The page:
GAMBIA: Mango out growers’ total income hits over D2M in 2014


The total income of Gambia Mango out Growers has hit a staggering D2, 910, 440 in 2014, representing an increase of D221, 207.2 compared to the last year’s total income of D698, 368. This also shows an increase of the kilograms of mangoes harvested from 92, 048 kilograms last year to 332, 692 kilograms this year.

 

This development was revealed on Saturday by the project coordinator of the Group, Sulayman Mboge, during a day’s meeting with mango processing experts, farmers and buyers at the Radville Farms at the Banjul International Airport premises.

 

The Mango Out Growers project is a three-year pilot project funded by the World Bank through the government of The Gambia, targeting to commercialise mango farming. Implemented by Radville Farms Limited, the project is coordinated by the Gambia Growth and Competitiveness Project (GGCP).

 

“This meeting is called for us to discuss our activities last year, what improvements were made and what were our challenges,” Mboge told farmers. He called on them to adhere to the advice of the mango experts, which, he opined, can contribute to the high yield.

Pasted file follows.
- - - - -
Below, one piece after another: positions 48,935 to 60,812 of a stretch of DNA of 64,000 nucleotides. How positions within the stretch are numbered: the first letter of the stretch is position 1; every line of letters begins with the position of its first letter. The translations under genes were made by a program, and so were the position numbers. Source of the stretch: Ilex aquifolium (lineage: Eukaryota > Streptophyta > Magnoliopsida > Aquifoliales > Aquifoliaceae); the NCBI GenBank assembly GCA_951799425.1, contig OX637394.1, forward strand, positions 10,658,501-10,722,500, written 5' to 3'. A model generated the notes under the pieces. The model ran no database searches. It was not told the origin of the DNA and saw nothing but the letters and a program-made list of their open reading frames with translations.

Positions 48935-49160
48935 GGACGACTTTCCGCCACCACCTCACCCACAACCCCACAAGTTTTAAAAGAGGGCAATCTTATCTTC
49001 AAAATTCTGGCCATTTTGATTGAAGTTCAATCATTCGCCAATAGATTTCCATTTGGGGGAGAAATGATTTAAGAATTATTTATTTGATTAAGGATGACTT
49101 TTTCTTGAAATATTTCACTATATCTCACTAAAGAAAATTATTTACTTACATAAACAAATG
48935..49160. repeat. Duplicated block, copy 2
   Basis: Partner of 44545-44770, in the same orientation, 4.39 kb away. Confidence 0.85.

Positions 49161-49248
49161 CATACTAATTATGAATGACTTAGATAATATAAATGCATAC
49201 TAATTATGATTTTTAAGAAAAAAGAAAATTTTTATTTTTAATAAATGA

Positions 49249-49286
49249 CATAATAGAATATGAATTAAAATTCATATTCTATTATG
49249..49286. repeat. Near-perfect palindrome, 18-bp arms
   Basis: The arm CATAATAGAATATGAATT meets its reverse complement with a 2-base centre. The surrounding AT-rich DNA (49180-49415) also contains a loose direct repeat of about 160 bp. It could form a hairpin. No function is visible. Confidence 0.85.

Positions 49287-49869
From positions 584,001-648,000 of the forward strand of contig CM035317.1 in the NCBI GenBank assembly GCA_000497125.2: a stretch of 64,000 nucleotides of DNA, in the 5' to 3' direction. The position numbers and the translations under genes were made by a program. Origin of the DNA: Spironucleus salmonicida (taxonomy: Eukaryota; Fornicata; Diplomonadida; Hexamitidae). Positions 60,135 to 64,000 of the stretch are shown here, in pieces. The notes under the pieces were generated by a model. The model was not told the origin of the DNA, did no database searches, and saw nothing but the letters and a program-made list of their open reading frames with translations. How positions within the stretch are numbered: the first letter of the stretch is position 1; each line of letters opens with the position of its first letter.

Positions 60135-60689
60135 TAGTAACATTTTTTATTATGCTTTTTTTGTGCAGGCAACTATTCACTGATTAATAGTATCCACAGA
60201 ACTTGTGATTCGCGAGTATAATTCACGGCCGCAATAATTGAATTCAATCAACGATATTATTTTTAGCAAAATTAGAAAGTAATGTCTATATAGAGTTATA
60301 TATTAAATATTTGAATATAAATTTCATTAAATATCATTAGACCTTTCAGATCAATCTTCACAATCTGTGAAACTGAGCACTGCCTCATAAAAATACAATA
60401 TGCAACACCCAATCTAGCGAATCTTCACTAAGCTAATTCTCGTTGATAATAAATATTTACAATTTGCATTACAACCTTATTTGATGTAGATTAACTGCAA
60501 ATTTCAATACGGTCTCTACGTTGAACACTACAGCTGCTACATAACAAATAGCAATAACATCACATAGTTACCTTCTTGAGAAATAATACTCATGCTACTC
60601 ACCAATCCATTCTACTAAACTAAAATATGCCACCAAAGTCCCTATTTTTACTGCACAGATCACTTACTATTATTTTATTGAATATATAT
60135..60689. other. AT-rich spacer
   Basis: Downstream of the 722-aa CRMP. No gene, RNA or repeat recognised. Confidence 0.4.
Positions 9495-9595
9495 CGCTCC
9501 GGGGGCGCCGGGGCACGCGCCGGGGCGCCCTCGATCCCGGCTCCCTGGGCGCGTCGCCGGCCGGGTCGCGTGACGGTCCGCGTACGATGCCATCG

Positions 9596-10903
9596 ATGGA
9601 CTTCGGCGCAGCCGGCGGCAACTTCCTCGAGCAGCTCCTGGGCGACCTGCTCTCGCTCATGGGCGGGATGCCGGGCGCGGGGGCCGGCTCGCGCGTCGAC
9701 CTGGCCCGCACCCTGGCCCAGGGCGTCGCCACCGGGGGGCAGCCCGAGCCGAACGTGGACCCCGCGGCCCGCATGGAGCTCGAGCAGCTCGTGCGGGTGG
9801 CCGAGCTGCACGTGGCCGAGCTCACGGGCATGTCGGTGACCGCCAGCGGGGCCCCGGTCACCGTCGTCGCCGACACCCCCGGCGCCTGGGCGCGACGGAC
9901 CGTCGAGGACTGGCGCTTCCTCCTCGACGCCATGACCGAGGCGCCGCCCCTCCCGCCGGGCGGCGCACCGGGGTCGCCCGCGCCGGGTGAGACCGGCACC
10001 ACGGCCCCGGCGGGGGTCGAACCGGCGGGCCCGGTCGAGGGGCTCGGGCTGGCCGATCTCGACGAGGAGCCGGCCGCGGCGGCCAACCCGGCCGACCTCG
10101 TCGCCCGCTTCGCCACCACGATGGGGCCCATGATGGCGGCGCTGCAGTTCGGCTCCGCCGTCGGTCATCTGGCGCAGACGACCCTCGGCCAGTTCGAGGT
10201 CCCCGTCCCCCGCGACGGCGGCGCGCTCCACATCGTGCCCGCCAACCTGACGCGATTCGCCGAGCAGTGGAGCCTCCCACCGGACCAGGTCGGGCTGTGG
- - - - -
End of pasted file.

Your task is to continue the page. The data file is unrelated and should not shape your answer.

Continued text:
Radville farm manager, Luis Alves, at the meeting, declared the 2014 mango season as good, crediting the farmers for the success.

 

Like Mboge, the Radville farm boss equally emphasised the need for farmers to adhere to mango experts’ advice if they are to make good harvest.

 

The horticultural expert at the GGCP, Mamour Sey, at the meeting said the agreements that would be met at the meeting would determine the future of the project as it phases out this year. He called on the farmers to maintain a good working relationship and to always consult the experts for their advice on the management of their mangoes.

 

The manager of Matching Grant Facility, Modou Njie, also a representative of Dexis Group, also described the season as successful.  He stressed the need for exclusive commercialisation of the mango industry, observing that many tonnes of mangoes are left spoiled each season.  “We all have to devise strategies to reduce post-harvest spoilage of mangoes,” he suggested.

 

One of the mango farmers at the meeting, Bai Bojang, appealed for the expansion of the project timeline, saying it has encouraged farmers to grow more mangoes for better income.

 

Source: Daily Observer




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